Because creating art should be enjoyable, we often want to express positive feelings. But to get more connected to your piece, analyze your emotion more in detail. It’s often mixed: joy can hold tears of affection, happiness can contain worry, love can include dependency of some kind. This doesn’t mean you have to dwell in negative emotions but pondering about the more complicated nature of emotions can also free up your imagination. When controversial issues are allowed, it’s a sign to your mind that anything is allowed. This, in turn, will build imagination!

Sheila McGruer, Australia - a piece created at the art journaling class Painter's Ecstasy

Sheila McGruer’s art journal spread tells a visual story about a woman who has an origin. This would not be so expressive without the tear drops!

2) Get Surreal

People say: “I do only abstracts”, “I focus drawing faces”, “I like landscapes”. Break the rules and combine various approaches. Could abstract contain faces? Could faces include landscapes? Could geometry meet human parts? Could 3-dimensional meet 2-dimensional?

Terry Whyte, Canada - a piece created at the art journaling class Painter's Ecstasy

Terry Whyte‘s piece is fascinating. It’s simple if you count the elements but mind-blowing if you examine their relations. A wonderful example of how the surreal can look like!

3) Play with Proportions, Colors and Abilities

Can houses be smaller than faces? Can trees be red and purple, then change their color and leave off the ground? Anything can be possible in your art journal!

Annemarie de Brujin, The Netherlands - a piece created at the art journaling class Painter's Ecstasy

Annemarie de Brujin plays brilliantly with proportions, colors and dynamics. The painting feels like an experience, more than just an ordinary scene.

4) Envision Your Location

Mind-travel to a place where you would like to go! It can be a real location, an imaginary one or the mix of many! Nothing has to be exact. Get inspiration from the colors and the atmosphere. Make your art journal a mind-traveller’s notebook!

Gal Brule, USA - a piece created at the art journaling class Painter's Ecstasy

Gail Brule‘s art journal spread is a wonderful interpretation of the city Barcelona. Mountains, the beach, Gaudi, the colorful street life … it’s all there!

5) Treat Inanimate Object as Humans

One of the easiest way to get imagination going, is to treat anything inanimate as a living object. Can a house have an identity of its own? Can group of items look like a choir of brilliant singers? How do the trees look like when they are smiling?

Claudia Kern, USA - a piece created at the art journaling class Painter's Ecstasy

Claudia Kern has created more than a landscape. The painting is like a big and inviting party!

6) Merge Everything into One Flow

Instead of adding single elements, build connections and flow to your piece. Connecting lines also connect the viewer to the painting and it all seems to make sense. This way, small elements can be used to build big pictures.

Debbie Kreischer, USA - a piece created at the art journaling class Painter's Ecstasy

Debbie Kreischer shows it so well: we are all part of the same flow!

7) Express a Conversation

If you always do faces, why not creating more than one and express a connection between them. Then take it even further: what are they talking about, where are they walking, why are they together? Show it all visually!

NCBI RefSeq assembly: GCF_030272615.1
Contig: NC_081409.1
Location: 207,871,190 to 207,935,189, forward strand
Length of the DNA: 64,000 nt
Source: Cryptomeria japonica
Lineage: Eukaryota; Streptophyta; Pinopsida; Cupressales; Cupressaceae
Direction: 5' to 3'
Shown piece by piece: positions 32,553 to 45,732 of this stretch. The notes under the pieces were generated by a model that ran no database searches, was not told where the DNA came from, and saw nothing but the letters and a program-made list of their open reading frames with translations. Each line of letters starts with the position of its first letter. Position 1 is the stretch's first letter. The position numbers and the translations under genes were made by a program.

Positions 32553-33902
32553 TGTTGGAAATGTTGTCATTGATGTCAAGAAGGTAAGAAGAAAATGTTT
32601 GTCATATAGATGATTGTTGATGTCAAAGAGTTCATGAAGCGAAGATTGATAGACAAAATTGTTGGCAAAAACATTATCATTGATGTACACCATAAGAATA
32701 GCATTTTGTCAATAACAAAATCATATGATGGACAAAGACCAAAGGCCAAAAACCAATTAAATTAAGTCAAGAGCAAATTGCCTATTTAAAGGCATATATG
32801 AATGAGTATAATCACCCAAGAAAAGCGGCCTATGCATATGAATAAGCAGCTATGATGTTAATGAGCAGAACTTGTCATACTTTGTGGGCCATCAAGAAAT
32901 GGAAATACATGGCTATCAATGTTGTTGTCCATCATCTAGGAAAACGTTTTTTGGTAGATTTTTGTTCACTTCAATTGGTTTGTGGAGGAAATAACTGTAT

Patty Furey, USA - a piece created at the art journaling class Painter's Ecstasy

Patty Furey’s dreamy woman and dynamic man are the perfect couple to dive deeper into the story. They seem to live in a city. Maybe the man has brought the flowers for her. She seems to be the country girl in her heart, though! These kind of pages that evoke stories are the best ones. If you like creative writing as well, use your image as an starting point for a poem or for a short story!

8) Get Ideas from Treasured Items

Open your treasure box or shopping wish list and analyze how the single items are constructed. Does your favorite blouse have ruffles? Do you grave for jewelry that holds the beads elegantly? How are the details of your dream hand bag? Thinking like a designer can give ideas to an amazing art!

Vikki Hoppes, USA - a piece created at the art journaling class Painter's Ecstasy

Vikki Hoppes’ painting is a great example of how to build imagination by constructing elements creatively.

Painter’s Ecstasy

When planning Painter’s Ecstasy, I spent weeks examining the paintings of Friedensreich Hundertwasser. He had students but to my knowledge they didn’t get much guidance, only a green classroom:
– “I tell them nothing. I just put the plants there and leave them alone together.”

My first sketches were made with few bold strokes but they didn’t catch the essence. Sketch by sketch, I slowed down and toned down. Hunderwasser called his way of working “vegetative painting” as it develops slowly. It doesn’t start with drum rolls but with little bell sounds. The techniques that I discovered with trial and error
make starting easy but stopping almost impossible when you reach the spheres of painter’s ecstasy!

This mini-course, Painter’s Ecstasy, was published at “Imagine Monthly Spring 2016” art journaling class. It’s now available individually as a self-study class – Buy here!

You can also buy all the 6 monthly classes as a bundle. I will also release the  classes individually one by one later this summer, and show more ideas on how to apply them.